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Climate change and the 21st century APS grad

I appreciated Mr. Rabbideau’s column in which he asked readers to look at the Alpena Public Schools profile for the 21st Century graduate. I have examined the profile in the context of recent comments to the APS Board, by citizens of this community, stating that man-made climate change should not be taught in Alpena schools. Of the district’s seven desired competencies, at least three of them are highly applicable to the discussion of teaching man-made climate change. They include: “critical thinker, contributor, and culturally minded (globally aware).”

Global warming should not be censored or avoided in schools; at a minimum it is a scientific theory. Curriculum should connect learners to real life experiences in their own community as well as being able to see a global perspective. Humankind has influenced many habitats and environments across the world and the children of the local community need to have least heard about the idea.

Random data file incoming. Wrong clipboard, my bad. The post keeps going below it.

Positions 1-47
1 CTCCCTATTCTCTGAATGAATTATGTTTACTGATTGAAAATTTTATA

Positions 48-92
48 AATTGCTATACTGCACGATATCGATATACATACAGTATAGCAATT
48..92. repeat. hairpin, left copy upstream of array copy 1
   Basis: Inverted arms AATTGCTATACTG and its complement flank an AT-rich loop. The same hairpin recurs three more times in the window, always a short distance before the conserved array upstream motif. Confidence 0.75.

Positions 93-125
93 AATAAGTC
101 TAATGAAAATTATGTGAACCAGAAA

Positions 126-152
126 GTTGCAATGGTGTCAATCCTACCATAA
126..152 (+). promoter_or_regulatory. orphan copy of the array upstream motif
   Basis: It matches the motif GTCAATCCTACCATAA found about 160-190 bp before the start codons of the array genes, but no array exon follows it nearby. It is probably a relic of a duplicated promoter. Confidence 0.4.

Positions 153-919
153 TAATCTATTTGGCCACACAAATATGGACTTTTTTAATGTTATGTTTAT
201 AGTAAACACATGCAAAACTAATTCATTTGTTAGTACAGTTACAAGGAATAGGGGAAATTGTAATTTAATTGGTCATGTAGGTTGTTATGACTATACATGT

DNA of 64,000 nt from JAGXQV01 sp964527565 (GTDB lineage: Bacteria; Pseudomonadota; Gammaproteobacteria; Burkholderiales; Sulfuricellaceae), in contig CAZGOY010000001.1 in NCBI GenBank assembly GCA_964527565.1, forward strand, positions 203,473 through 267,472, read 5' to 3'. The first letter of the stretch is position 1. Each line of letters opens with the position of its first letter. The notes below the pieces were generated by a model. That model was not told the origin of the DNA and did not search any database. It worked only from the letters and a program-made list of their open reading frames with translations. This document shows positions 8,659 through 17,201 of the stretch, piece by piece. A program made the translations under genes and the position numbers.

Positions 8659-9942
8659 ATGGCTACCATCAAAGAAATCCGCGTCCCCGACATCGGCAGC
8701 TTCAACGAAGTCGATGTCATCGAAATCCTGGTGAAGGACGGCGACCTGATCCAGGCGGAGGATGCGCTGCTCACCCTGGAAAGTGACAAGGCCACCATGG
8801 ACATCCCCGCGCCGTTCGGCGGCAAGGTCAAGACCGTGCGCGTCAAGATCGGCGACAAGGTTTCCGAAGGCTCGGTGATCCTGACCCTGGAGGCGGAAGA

In a recent series of resiliency planning courses for Master Citizen Planners, educators from Michigan State University and other experts stressed how important it is for municipalities to plan for climate-change events and to consider adding climate adaptation (resiliency) strategies to their Comprehensive Master Plans. This suggests that municipalities treat global warming as a risk factor (fact), going beyond theory to begin planning for extreme natural events.

Alpena needs the graduates of this community to be prepared to tackle problems, including climate change, to preserve our ecosystems and environment. They need to protect our lifestyle and community resiliency not just for the sake of the future of this community but as global citizens. When educators teach the truth, students start to see themselves as part of a bigger story.

DIANE BAUER,

Alpena

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